TORONTO — The Flyers have won six times this season, and in five of those victories their goalie with the much better statistics was not between the pipes.
You can call it luck if you want or you can say Brian Elliott has been given the easier matchups. But four of the five teams Elliott has wins against — Anaheim, Washington, Edmonton, and Toronto — were playoff teams last season. And the other, San Jose, reached the Stanley Cup Finals two Junes ago.
Even with his 28-save performance in Saturday's 4-2 victory over Toronto, Elliott currently ranks 51st among all NHL goalies in save percentage (.885) and 42nd in goals-against average (3.14). Even with the lemon he delivered in the Flyers 5-4 loss to Ottawa on Thursday, Michal Neuvirth is 19th in save percentage (.925) and 13th in goals-against average (2.30).
Maybe it's just one of those quirky statistics, Elliott playing when the team brought its A game that night. Of the 38 goals the Flyers have scored this season, 29 have come with him in the net. The Flyers have scored nine goals in the four games Michal Neuvirth has played in.
But try this alternate theory out. Elliott plays a significantly different style than Neuvirth does, one that may fit the current makeup of the Flyers right now better than Neuvirth's does. Specifically, he tends to freeze the puck even if there is little clear and present danger to compel him to do so.
As he said after the Flyers beat Toronto, 4-2, Saturday night, "Sometimes it's just there and I pounce on it.''
"You can sense when you need a change,'' he said. "Or if we need to slow things down, or keep it going.''
He can at least. Elliott's clear intangible advantage in this young season is his ability to read and stabilize a Flyers defense that was green and unfamiliar with each other even before injuries took away two mainstays.
Saturday night, after Shayne Gostisbehere could not play beyond the second period because of what many fear is a head injury, Elliott quarterbacked a spirited effort that protected a two-goal lead against the NHL's most potent offense. He made 12 saves, but more important were the nine times he stopped play in the final period — four times in the final six minutes, when the undermanned Flyers clearly needed as many breathers as they could get.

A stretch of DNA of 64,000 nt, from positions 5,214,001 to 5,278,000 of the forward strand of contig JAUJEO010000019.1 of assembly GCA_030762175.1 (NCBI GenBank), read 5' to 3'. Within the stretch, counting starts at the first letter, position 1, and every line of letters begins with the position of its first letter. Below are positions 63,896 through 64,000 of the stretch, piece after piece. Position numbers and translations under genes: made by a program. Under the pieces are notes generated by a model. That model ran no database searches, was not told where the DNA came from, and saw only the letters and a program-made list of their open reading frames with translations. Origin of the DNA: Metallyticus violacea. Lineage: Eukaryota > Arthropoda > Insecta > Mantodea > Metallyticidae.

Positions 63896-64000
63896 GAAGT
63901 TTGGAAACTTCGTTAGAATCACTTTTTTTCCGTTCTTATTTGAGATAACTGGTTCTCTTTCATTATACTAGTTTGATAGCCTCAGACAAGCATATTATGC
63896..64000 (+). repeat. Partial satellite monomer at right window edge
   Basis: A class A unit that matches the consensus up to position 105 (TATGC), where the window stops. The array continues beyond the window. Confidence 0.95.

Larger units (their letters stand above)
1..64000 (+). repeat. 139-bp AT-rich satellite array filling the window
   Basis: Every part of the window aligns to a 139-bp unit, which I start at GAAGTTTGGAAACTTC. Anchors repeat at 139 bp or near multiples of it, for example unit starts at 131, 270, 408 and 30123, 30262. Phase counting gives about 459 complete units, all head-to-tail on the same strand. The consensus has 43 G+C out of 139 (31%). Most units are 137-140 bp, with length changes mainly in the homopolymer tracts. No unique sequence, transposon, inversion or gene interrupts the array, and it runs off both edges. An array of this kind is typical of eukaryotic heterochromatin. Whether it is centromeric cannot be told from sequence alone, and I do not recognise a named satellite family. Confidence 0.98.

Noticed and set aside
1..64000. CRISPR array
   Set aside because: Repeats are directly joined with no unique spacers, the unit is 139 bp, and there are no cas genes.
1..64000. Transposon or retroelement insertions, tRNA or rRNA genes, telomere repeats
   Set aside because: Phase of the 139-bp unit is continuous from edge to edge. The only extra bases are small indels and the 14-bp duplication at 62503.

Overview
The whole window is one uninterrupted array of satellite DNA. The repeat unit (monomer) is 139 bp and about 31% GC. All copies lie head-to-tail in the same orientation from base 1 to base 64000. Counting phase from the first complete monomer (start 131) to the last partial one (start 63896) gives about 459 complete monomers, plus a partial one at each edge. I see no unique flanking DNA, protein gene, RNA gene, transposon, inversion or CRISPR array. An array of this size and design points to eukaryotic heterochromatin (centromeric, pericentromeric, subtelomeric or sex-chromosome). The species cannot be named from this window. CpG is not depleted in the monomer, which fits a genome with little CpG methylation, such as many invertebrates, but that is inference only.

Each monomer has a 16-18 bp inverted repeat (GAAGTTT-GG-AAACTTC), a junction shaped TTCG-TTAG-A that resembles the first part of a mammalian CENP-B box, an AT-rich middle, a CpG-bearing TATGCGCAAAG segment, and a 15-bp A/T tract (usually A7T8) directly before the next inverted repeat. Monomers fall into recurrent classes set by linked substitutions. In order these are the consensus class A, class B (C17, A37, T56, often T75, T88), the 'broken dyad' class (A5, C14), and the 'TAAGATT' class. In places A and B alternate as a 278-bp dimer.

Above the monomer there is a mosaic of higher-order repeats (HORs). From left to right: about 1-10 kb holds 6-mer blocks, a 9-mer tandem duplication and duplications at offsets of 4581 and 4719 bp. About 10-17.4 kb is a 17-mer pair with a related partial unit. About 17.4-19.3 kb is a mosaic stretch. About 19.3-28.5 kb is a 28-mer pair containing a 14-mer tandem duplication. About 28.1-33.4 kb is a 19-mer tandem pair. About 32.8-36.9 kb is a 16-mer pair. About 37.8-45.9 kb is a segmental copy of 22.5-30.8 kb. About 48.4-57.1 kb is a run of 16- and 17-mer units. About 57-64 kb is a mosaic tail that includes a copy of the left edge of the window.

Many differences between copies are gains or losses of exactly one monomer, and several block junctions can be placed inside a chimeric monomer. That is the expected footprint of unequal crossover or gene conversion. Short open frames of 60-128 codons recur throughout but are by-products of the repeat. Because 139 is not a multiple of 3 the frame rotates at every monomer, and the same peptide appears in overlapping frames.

"When we're up a couple of goals and guys are getting gassed back there, you need to freeze it as much as possible,'' said Elliott, who has played 379 games over an NHL career that began in 2007.
Such awareness, while not unique, does tend to separate goaltenders. Some play as specialists, some exist within the game, and the Stanley Cup is filled with names from both columns, and guys named Brodeur and Parent who could fit both. "My goalie coach in St. Louis, Jim Corsi, used to say you're a hockey player first and a goalie second,'' Elliott said with a broad smile on his face.
Corsi is the author of hockey's most referenced metric. But this is about the mind, not the numbers.
"You do have to understand everyone's thoughts out there,'' said Elliott, "and if they're at the end of a shift or whatever.''
After a Sunday off, the Flyers resume their schedule Monday with a home game against Arizona. It's hard to imagine Ghost in that game, which means we will finally see Samuel Morin in the big club's lineup for the first time this season.
It may also mean we will see Brian Elliott again. Because of his one favorable statistic, the only one that really matters.